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Because we as a culture can mistakenly equate beauty with superficiality, it took some time to realize what a great actor Colin Farrell is. He’s always been a charismatic on-screen presence, though in recent years he’s revealed striking new emotional depths as a leading man in films like Lobster and this year After Yang. He’s also shown to be willing to bury his beauty under mounds of dentures as the villainous Penguin in The Batman.
Farrell gives what might be his best performance yet in The Banshees of Inisherin, and one of the reasons he’s so good at it is because he’s playing a character who, perhaps like Farrell himself, is used to being underrated. His character, Pádraic, is a kind-hearted farmer who has spent his entire life on Inisherin, a small fictional island off the coast of Ireland.
It’s 1923, and life here is simple and repetitive, which is why it sends little shockwaves on a day when Pádraic’s best friend Colm refuses to join him for their usual afternoon beer. at pub. He soon learns that Colm, played by Brendan Gleeson, has decided to end their decades-long friendship without a word of explanation.
Over time, the truth comes out: Colm finds Pádraic boring and is tired of listening to the young man’s endless yapping, especially since it prevents Colm from pursuing his passion: playing and composing music for the violin.
Gleeson is great at showing you the tenderness beneath his outward stoicism, and what’s heartbreaking is that Colm Is still like Pádraic – but he also knows their friendship is wearing him down. But Pádraic cannot accept Colm’s decision. He tries to cajole his former friend, then beg him, then harass him.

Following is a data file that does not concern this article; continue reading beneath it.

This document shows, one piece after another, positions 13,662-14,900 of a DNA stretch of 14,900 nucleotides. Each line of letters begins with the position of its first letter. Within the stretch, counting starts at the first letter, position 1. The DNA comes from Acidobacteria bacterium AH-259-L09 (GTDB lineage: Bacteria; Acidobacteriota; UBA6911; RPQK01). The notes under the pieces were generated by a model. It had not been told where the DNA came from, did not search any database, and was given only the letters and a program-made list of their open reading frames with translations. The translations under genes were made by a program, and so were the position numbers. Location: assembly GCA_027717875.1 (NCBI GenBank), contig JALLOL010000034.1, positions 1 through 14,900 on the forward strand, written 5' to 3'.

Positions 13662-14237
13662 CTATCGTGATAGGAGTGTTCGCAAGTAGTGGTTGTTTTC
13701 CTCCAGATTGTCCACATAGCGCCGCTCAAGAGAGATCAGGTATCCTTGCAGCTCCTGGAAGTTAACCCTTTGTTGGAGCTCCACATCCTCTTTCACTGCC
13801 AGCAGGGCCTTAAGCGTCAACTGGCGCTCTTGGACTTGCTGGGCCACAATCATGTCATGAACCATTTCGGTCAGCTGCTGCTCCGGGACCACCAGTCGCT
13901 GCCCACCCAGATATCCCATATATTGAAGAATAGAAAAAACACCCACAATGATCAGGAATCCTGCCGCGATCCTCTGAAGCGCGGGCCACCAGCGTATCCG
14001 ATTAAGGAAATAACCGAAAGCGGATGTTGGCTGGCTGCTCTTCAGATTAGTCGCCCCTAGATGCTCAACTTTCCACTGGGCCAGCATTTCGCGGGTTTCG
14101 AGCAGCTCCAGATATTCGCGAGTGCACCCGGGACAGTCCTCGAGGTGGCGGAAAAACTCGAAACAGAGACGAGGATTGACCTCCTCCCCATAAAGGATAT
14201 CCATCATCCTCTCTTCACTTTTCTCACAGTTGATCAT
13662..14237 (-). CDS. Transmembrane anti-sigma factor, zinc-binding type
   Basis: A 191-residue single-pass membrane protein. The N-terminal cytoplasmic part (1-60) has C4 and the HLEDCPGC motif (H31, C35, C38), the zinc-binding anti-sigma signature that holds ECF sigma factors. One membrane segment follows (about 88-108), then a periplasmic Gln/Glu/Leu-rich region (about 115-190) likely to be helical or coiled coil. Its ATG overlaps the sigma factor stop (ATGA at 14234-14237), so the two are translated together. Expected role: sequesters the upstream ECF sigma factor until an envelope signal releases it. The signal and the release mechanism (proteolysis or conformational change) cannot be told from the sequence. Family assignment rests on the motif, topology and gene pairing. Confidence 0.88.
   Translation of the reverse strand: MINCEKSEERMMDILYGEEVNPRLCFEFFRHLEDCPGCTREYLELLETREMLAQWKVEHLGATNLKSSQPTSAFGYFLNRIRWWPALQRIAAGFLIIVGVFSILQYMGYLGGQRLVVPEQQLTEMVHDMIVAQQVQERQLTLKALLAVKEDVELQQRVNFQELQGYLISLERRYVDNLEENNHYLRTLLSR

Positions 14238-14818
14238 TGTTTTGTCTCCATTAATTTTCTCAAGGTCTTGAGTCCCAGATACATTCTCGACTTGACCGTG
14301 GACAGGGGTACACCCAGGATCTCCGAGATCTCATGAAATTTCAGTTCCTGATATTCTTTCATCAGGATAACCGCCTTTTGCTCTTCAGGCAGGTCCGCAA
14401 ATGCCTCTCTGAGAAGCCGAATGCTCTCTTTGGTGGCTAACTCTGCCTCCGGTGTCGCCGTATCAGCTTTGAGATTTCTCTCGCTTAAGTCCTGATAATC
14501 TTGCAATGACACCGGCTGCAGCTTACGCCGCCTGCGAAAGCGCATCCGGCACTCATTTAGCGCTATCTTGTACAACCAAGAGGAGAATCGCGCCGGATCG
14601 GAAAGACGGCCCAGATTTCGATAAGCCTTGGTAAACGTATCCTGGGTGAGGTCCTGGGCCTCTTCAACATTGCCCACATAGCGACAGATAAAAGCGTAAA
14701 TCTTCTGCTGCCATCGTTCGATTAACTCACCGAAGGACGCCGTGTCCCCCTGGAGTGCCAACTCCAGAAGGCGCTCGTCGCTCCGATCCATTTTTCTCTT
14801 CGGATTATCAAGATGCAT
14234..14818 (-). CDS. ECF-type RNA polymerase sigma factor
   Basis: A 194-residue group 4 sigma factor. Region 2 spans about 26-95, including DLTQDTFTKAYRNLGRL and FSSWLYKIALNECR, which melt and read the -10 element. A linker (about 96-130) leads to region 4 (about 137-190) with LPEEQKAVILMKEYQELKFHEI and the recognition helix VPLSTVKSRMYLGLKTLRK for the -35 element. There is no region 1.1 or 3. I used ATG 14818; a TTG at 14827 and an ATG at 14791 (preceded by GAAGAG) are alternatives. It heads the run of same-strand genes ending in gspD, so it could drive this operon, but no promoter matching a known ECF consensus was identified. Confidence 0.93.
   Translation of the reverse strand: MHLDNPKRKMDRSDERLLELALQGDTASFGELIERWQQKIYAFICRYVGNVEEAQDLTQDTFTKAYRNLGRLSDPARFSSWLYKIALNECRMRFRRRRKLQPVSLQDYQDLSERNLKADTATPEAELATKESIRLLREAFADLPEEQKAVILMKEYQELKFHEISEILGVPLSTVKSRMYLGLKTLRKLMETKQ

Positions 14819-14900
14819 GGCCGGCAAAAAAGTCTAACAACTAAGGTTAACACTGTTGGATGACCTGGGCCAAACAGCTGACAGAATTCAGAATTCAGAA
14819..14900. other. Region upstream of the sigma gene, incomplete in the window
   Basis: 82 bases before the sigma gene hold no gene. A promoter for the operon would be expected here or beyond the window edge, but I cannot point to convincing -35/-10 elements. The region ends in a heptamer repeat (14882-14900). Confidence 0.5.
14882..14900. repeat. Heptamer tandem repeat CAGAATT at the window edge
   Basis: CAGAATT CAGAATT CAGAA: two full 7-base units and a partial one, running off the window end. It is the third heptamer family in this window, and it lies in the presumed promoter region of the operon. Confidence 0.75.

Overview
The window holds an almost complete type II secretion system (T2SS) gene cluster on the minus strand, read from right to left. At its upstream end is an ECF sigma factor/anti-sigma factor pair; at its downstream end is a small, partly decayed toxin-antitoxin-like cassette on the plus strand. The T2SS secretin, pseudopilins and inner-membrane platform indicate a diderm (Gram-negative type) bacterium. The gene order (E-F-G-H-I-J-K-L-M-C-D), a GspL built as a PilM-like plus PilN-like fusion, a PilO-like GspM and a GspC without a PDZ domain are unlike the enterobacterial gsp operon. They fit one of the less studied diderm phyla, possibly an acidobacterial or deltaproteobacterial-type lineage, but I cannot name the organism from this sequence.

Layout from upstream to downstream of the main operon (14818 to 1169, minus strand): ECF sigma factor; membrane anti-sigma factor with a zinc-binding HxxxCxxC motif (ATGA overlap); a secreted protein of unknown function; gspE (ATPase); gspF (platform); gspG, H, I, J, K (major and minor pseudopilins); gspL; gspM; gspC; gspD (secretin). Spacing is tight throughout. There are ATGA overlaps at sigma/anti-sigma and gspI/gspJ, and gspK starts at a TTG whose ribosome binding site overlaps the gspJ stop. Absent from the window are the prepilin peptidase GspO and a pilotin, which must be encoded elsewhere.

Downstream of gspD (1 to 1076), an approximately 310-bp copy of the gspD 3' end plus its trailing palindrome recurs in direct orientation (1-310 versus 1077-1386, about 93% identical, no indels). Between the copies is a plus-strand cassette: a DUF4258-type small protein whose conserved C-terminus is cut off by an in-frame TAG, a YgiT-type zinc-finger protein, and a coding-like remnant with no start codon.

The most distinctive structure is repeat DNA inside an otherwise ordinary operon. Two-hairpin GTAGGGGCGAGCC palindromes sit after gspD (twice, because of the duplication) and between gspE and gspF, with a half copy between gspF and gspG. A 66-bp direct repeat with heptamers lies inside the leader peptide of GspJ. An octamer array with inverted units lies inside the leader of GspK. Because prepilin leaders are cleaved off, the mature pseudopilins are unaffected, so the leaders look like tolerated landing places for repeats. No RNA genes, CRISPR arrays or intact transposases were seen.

At one point, Colm becomes so irritated that he threatens to physically hurt himself if Pádraic doesn’t leave him alone. And since this is a film written and directed by Martin McDonagh, the Irish-British playwright and filmmaker with a taste for baroque comic violence, you know it’s no idle threat.
This movie isn’t as macabre as some of McDonagh’s early work on stage and screen – I still have fond memories of seeing his blood-soaked play The Lieutenant of Inishmore years ago, and a little less fond memories of his Oscar-winning film Three billboards outside of Ebbing, Missouri. Compared to the extremely uneven mix of comedy and tragedy in this film, The Banshees of Inisherin is a calmer, gentler work, but its melancholy is also much deeper. McDonagh opens the story with gorgeous postcard-worthy images of Inisherin, all lush green landscapes and even a rainbow in the sky. But in the end, it quashed any sweet or sentimental thoughts we might have for this isolated community, where people can be mean and petty and mock those who want to leave or strive for something better. .
Few people know this as well as Pádraic’s bookish sister, Siobhan, played by a terrific Kerry Condon. She loves her brother very much, his flaws and everything. She’s also one of the few people in town who can connect intellectually with Colm, and she understands why he wants to be left alone.
There are other colorful supporting characters too: a nasty policeman, an old woman prophesying doom and a dull young man played, with wonderful pathos, by Barry Keoghan. And I haven’t even mentioned the cast of animals: two of the film’s most important characters are Colm’s collie and Pádraic’s donkey, noble creatures that put human pettiness and stupidity to shame.
There’s something a little flippant about that idea – and also about the way The Banshees of Inisherin uses the Irish Civil War, raging in the background of the story, as a counterpoint to the conflict between Pádraic and Colm. But there’s nothing flippant about the way these two characters are written. Watching Farrell and Gleeson rage against each other is a better understanding of what happens when an unstoppable force meets an immovable object. It’s been a long time since a movie extracted so much drama from the end of a beautiful friendship.